Cubism appeared in France before the World War I, in 1908. It was founded by Georges Braque and his friend and fellow traveller Pablo Picasso. After the war Braque, who was born on April 13, 1882 in Argenteuil-on-Seine, did not follow the same artistic way as Picasso. Later he connected with Henri Laurens and Juan Gris.
In the cubist images guitar, vases and tables were the central motifs. The pure colors, which dominated his early landscapes, were substituted by a gray-brown palette. As in opposition to cubism Braque turned to developing collages, which created a new pictorial reality with wallpaper remnants and newspaper clippings. They were followed by landscapes in the 30s with the traces of a still life genre. Since 1938 the artist got interested in the traditional topic of studios, which he enriched through the bird motif and the mystical components.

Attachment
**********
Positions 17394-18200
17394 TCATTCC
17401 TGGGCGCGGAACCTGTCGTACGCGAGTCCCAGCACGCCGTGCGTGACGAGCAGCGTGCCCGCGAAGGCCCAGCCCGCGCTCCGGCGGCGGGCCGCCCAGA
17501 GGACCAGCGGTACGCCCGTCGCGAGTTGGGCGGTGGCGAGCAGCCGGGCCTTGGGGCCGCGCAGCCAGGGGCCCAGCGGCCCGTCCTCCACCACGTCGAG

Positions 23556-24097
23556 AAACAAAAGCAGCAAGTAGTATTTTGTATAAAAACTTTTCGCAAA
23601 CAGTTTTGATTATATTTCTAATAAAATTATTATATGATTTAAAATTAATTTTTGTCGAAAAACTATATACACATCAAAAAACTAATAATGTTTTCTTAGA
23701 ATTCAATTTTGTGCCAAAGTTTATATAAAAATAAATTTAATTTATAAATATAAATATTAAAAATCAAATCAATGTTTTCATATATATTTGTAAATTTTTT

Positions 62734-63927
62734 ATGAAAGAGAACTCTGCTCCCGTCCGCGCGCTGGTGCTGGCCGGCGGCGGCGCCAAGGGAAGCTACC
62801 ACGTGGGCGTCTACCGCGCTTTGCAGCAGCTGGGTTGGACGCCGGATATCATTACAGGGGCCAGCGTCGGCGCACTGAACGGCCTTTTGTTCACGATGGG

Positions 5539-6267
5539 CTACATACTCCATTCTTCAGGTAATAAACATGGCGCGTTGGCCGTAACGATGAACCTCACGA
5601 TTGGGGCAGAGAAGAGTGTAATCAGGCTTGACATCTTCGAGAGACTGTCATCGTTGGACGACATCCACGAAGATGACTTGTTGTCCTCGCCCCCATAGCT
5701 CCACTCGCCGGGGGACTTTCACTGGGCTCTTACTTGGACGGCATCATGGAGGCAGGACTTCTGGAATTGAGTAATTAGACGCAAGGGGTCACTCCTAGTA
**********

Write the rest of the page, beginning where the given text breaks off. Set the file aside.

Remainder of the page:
In his last years, the artist worked not only as a painter and sculptor, but also as a jewelry designer. His "Bijou Braque" jewellery appeals to the world of art. He processed Greek motifs in more than 100 designs. A dozen of them were even bought by the French officials. His art was even more famous due to that he was first living artist in 1961 whose works were presented in an exhibition in the Louvre. When Braque died in Paris on 08.31.1963, the French minister of culture André Malraux underlined his importance: "He has the same right to be in the Louvre at home as the Angel of Reims in his cathedral."
In the works of Braque intersections and penetrations are not, but build a part of the image plane. Therefore, his pictures seem aesthetic and sensitive. The vision is "activated", the impression of an image is always ambiguous. The motifs dissolve in colorful and formal structures. The shape of things remains autonomic when it is bound to constellations. All major museums exhibit his work in prominent places.
Georges Braqueprice on request